Colonies/clusters of cells developed in MCS regardless of the presence or absence of hormones (FSH [5 ng ml−1 ] and testosterone [10−7 mol l−1 ]), and these were counted after 4 and 5 weeks of culture. As depicted in [Figure 4]a, in the absence of hormone, the number of S colonies increased with the duration of cultures (P < 0.01). However, the number of M colonies was unrelated to the duration of culture, and the number of L colonies appeared to be inversely related to the duration of culture (P < 0.05) ([Figure 4]a). In the presence of hormone, on the other hand, the number of colonies of all sizes was independent of the duration of culture ([Figure 4]b). The number of S and L colonies in the absence of hormones were significantly higher compared to those in the presence of hormones (P < 0.001) for 5 and 4 weeks, respectively ([Figure 4]a and b respectively). To confirm proliferation of germ cells in these cultures, it will be necessary to perform additional experiments and assess mitotic indices, using either an endogenous marker of proliferation, such as Ki-67 or an exogenous S-phase label, such as BrdU.
|Figure 4: Effect of duration (4 or 5 weeks) of culture without ( a ) and with ( b ) hormones (FSH [5 ng ml−1] and testosterone [10-7 mol l−1]) on the number of germ cell colonies (small, medium and large) developed from juvenile rhesus monkey seminiferous tubule cells in MCS (mean ± SE). *compared between 4 and 5 weeks (*P < 0.05; **P < 0.01). #compared between with and without hormones (##P < 0.01; ###P < 0.001).|
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Expression of premeiotic, meiotic and postmeiotic markers in MCS
We analyzed germ cell differentiation in MCS since it was technically easier to recover large numbers of cells and colonies in this system compared to SACS. Colonies of all sizes and cells were harvested after 30 days of culture, and the degree of differentiation of the recovered germ cells was examined using immunofluorescence. A battery of specific antibodies was used for this purpose ([Table 2]). Before culture, VASA, SALL4 and GFR-α1 positive cells (premeiotic cells) were present in isolated STC from juveniles ([Figure 5]a). The same premeiotic markers were also observed after 30 days of culture with or without hormones ([Figure 5]b). The percentage of recovered cells expressing these markers after 30 days of culture (without hormones) was increased compared to before culture: for VASA from 5.4% ° 3% to 19.0% ° 11% (3 cultures from 3 monkeys), for SALL4 from 0.5% to 13% ° 7% (3 cultures from 3 monkeys), and for GFR-α1 from 8.5% ° 3% before culture to 16% ° 7% after 30 days of culture (5 cultures from 5 monkeys). These results demonstrate that undifferentiated Type A spermatogonia survive in MCS and indicate, but do not prove that they may proliferate in this culture system. Cells positive for CREM-1 (meiotic cells) and acrosin (postmeiotic cells) were not present in isolated STC from juvenile monkey testes before culture ([Figure 5]a, middle panel). These cells, however, were present after culture with and without hormones ([Figure 5]b): the percentage of recovered cells positive for CREM-1 at 30 days of culture (without hormones) was 30% ° 9% (5 cultures from 5 monkeys), while that of acrosin positive cells with a rounded morphology recovered at this time was 27% ° 10% (3 cultures from 3 monkeys) ([Figure 5]b). In one experiment, CREM-1 positive cells (14% ° 8%) were recovered as early as day 14 of culture. As a positive control for CREM-1 and acrosin, we used tubular cells and semen from adult monkeys, respectively ([Figure 5]a, lower panel).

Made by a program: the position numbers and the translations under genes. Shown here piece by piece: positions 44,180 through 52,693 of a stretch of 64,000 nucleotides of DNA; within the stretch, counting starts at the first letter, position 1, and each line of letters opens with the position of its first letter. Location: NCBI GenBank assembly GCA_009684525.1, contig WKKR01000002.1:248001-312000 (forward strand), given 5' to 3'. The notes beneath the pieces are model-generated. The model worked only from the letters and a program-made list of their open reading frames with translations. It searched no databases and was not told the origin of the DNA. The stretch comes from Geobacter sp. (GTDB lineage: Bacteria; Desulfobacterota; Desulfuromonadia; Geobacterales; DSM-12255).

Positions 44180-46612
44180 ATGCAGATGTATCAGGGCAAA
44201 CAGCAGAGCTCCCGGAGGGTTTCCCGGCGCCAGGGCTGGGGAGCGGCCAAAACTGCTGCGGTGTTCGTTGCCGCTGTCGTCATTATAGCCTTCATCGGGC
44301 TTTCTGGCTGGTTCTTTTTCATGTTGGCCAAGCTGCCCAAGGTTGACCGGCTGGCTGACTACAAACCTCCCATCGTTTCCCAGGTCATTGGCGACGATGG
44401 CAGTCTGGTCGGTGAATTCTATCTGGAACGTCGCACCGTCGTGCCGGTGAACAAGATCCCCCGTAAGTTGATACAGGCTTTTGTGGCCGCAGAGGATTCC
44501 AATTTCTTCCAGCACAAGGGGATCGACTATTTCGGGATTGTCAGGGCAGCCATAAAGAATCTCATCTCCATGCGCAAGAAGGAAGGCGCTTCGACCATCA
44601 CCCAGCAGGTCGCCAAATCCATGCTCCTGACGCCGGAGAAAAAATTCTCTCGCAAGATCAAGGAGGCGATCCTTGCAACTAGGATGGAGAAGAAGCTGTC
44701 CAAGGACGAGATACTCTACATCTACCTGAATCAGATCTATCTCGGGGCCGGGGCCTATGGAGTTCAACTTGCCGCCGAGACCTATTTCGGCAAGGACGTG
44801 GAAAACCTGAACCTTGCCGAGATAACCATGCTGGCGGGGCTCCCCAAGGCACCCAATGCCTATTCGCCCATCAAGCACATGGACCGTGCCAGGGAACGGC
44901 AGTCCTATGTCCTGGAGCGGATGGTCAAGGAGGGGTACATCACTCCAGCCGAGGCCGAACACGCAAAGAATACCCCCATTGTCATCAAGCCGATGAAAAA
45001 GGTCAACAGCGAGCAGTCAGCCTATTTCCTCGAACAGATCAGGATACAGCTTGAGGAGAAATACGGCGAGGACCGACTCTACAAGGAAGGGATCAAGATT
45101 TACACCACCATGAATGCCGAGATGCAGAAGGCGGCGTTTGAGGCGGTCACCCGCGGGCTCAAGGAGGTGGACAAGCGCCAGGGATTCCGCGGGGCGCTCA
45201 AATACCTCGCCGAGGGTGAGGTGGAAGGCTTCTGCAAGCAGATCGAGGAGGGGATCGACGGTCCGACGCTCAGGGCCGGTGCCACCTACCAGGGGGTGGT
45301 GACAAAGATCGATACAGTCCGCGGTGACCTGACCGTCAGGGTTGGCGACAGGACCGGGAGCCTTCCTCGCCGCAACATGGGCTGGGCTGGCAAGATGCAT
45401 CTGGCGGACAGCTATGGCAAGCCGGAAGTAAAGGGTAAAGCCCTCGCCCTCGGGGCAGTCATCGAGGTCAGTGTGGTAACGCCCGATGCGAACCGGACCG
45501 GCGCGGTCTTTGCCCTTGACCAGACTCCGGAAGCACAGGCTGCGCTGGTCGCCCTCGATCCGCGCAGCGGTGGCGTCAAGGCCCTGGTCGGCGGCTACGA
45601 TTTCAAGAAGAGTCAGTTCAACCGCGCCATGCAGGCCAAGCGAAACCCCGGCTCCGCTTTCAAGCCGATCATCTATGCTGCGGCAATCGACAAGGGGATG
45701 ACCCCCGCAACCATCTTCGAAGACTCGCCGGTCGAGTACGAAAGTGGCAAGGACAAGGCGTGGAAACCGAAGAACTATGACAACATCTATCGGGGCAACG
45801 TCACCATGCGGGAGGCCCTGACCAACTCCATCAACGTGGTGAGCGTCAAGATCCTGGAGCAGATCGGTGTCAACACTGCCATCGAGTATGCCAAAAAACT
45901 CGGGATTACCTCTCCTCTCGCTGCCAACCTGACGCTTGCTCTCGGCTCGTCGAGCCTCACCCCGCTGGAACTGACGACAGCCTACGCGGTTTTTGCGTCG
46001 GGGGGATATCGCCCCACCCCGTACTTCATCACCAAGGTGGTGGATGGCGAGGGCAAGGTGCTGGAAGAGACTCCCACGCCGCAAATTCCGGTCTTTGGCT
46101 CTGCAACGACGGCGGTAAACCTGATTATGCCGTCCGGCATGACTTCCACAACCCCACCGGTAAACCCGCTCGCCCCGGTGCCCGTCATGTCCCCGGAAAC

|Figure 5: Immunofluorescence staining of juvenile rhesus monkey seminiferous tubular cells. ( a ) Isolated seminiferous tubular cells from juvenile monkeys were stained before culture in MCS by specific antibodies (Table 2) for markers of progressive germ cell differentiation, including VASA, SALL4, and GFR-α1 (premeiotic), CREM-1 (meiotic), and ACROSIN (postmeiotic) (upper and middle panels). As a positive control for CREM-1 and ACROSIN, semen and seminiferous tubular cells from adult monkeys were used (lower panel). Scale bar: 20 μm. ( b ) Colonies that developed within 30 days in MCS were collected, and the cells stained by specific antibodies for VASA, SALL4, GFR-α1, CREM-1, and ACROSIN. White arrows indicate a cell positive for respective marker and insets show the magnified cell. Scale bar: 20 μm. NC, negative control (primary antibody omitted or relevant IgG was added instead of the primary antibody) (NC1 represent mouse host antibodies, and NC2 represent rabbit host antibodies).|
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| Discussion|| |
The present study using the MCS 3D culture system demonstrates for the first time that undifferentiated Type A spermatogonia harvested from the testes of the juvenile rhesus monkeys survive and commit to a pathway of differentiation under in vitro conditions, with both meiotic and postmeiotic cells being consistently observed after 30 days in culture. The kinetics of the germ cell development observed was not inconsistent with the in vivo situation where formation of pachytene spermatocytes from Type Ap spermatogonia takes a little over one cycle of the seminiferous epithelium (10.5 days) that characterizes this species of macaque. ,, Also of note, differentiation was induced in the absence of testosterone and FSH stimulation; however, the important question of whether the colonies were generated by a SSC or simply by differentiation of undifferentiated Type A spermatogonia devoid of "stemness" remains to be established.